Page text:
Share a Glimpse of Heaven

October 25, 2017

I’m not sure about the rest of you all, but for me the last four months have flown by! It seems like it was just a short time ago that I was walking through the doors of Hayes Barton as the new Associate Pastor for the first time. My heart and soul were filled with hope and joy for where the Holy Spirit was leading my path in ministry. Yet I must admit that there was also a fair amount of trepidation and uncertainty as I stepped into this new role. This is a large congregation. The life experiences of its members vary widely. We all come from different family backgrounds and traditions. We each have a unique way to reason and think about the world around us and why things happen the way they do. All of these things influence the way we encounter and experience God in Scripture. With many people and just as many perspective that gather together as Christian disciples at Hayes Barton, it is unlikely that any of us will ever think or approach a given topic in the same way. That being said, entering in this place as someone that is called to be a spiritual leader and guide can be a daunting task! What will happen if I say something that contradicts the way another person has experienced God in their life? Will my tradition of Christian discipleship challenge another person’s?  Can I trust my own ability to reason knowing that it likely differs from someone else? These concerns are present while also trying to trust in the Holy Spirit’s guidance in the things we say and the decisions we make in life and in ministry.

 

John Wesley, the founder of what we today call the United Methodist Church, saw the core to living a Christian life was in Scripture, reason, tradition, and experience. These four foundations of Christian life, referred to as the Wesleyan Quadrilateral, is a theological way to think about and define our Christian life and faith. We hold God’s Word in Scripture as the foundation and primary guide to the decisions we make and the way in which we live our lives.  Following Scripture, and in no particular order, we look to tradition for an example as to how the Church has lived out God’s calling to discipleship over the centuries. The ways in which we experience God in our lives and in the world influences the ways in which we look for and discern God’s presence in future situations. Reason is a tool to help us dig through a particular obstacle or theological issue we are faced with. Wesley recognized during his life that individuals have the quadrilateral available to them in order to navigate as a disciple in the world.  The same is true for us today. Although we can find many similarities between us (we read the same words in Scripture, we worship the same God in the same place, we live in relatively close proximity) the way in which we reason, our experiences, and our tradition make it so we will probably not come to the same conclusion about any given topic or situation.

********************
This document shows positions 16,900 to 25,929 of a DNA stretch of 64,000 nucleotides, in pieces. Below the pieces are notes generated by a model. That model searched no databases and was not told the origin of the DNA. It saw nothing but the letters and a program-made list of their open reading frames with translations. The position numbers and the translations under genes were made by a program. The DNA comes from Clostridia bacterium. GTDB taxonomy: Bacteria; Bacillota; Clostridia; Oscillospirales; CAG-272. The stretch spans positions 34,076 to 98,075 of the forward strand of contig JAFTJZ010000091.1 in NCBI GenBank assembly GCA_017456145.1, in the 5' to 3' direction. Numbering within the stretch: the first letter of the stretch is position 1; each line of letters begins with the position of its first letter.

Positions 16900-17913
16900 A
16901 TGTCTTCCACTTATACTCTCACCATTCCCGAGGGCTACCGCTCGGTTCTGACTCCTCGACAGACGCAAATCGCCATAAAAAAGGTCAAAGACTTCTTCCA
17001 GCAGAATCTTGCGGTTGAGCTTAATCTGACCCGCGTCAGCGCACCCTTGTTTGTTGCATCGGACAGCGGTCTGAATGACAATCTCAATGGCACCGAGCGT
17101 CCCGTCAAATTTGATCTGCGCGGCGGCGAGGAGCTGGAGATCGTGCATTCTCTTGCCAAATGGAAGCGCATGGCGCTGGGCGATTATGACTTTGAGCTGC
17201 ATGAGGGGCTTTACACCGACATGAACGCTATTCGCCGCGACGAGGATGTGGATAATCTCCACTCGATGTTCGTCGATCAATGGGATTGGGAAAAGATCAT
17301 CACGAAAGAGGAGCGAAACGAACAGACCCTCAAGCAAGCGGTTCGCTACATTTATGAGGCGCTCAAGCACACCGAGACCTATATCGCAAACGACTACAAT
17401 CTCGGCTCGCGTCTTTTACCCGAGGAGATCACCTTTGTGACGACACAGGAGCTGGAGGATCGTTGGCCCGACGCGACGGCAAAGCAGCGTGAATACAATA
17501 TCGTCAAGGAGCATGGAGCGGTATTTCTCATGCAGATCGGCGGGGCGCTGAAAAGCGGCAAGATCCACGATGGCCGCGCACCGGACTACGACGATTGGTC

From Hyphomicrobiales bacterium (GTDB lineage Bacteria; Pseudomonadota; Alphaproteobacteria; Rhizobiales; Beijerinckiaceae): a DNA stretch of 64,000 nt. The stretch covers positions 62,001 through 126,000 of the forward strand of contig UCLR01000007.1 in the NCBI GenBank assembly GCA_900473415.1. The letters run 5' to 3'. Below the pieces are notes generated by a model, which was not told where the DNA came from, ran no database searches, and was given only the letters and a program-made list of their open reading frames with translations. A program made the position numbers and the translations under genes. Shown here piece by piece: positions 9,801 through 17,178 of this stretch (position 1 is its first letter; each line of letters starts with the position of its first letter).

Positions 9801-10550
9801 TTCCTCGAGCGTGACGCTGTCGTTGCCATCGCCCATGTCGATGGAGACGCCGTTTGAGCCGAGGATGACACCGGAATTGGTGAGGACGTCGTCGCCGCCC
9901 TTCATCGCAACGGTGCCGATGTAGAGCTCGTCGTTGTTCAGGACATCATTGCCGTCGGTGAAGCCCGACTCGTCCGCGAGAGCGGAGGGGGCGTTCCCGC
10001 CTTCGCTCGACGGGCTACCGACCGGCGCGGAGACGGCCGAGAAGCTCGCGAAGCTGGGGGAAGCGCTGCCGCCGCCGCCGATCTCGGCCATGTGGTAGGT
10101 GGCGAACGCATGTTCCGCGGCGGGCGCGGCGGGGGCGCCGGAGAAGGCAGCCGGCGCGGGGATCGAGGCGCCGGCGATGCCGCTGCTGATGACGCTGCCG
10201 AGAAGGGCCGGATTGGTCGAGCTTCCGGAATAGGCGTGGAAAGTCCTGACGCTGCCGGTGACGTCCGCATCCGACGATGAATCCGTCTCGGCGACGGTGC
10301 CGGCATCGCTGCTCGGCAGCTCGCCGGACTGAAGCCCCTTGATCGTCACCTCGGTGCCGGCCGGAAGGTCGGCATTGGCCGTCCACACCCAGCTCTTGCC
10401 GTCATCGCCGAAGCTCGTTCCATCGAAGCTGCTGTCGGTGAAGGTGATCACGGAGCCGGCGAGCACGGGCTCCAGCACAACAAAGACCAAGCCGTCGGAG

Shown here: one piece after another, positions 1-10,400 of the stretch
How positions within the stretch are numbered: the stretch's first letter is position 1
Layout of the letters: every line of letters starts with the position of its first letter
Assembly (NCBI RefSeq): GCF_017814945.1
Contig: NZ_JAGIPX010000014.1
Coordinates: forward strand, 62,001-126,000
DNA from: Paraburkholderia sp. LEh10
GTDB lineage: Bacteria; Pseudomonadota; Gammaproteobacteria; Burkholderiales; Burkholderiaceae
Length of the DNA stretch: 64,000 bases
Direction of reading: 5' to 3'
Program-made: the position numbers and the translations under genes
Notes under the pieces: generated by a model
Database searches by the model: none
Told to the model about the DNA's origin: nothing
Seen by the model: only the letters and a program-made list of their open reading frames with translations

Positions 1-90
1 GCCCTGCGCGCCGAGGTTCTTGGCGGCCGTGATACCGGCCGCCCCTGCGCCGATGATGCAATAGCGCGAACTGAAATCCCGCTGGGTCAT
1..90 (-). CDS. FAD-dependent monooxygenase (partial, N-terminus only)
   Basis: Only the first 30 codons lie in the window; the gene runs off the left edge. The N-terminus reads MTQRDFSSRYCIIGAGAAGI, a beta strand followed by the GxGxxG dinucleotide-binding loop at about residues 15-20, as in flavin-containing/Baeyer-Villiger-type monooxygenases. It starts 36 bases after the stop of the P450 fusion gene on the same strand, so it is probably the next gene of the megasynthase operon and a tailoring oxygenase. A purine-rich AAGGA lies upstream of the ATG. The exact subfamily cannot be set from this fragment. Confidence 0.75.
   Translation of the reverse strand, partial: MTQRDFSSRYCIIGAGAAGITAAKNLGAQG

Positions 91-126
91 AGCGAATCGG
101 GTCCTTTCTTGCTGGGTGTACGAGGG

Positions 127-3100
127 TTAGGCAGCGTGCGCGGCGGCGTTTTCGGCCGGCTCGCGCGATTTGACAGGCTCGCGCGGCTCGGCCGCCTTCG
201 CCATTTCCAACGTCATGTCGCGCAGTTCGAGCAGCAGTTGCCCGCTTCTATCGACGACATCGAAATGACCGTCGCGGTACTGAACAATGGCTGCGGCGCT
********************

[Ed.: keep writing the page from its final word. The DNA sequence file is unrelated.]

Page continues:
It is in this reality that everything any of us do or say can easily be contested. John Wesley knew this a couple hundred years ago. I knew it too as I began my ministry at Hayes Barton almost four months ago. Yet Wesley also knew that we were stronger as a united body, appreciating differences in each other. One of my favorite sayings of Wesley is “Though we cannot think alike, may we not love alike?  May we not be of one heart, though we are not of one opinion?” By binding ourselves together in the love and grace of God, we can be a bright light of Christ in the world and share this love and grace with others.  We could spend our entire lives arguing about ideological differences. If were to allow ourselves to do so we would not have any time to live as Jesus Christ taught us to live. The hungry would go unfed, the homeless would remain without shelter, and the sick and imprisoned would remain alone without a visitor. Most importantly, we would not have time to worship God and be thankful for the gift of Creation, for the blessing of forgiveness, and for the miracle of resurrection and eternal life. 

 

All of that being said, in my four months at Hayes Barton, with all of its diversity of people and perspectives, I am so grateful for the similarity in the way everyone loves alike.  I think John Wesley would be proud! With this diversity, each of us brings a unique and important element to the Body of Christ that is this church. Yet we can carry out our mission and calling to be disciples Jesus Christ and transform the world because we love alike. I have experienced this love firsthand and for it I am continually grateful. I pray that this day and always, we may continue to “be of one heart, though we are not of one opinion.” I believe that this gives us a glimpse of heaven on earth! For this, may glory be brought to God.  

 

With Peace and Love, Adam

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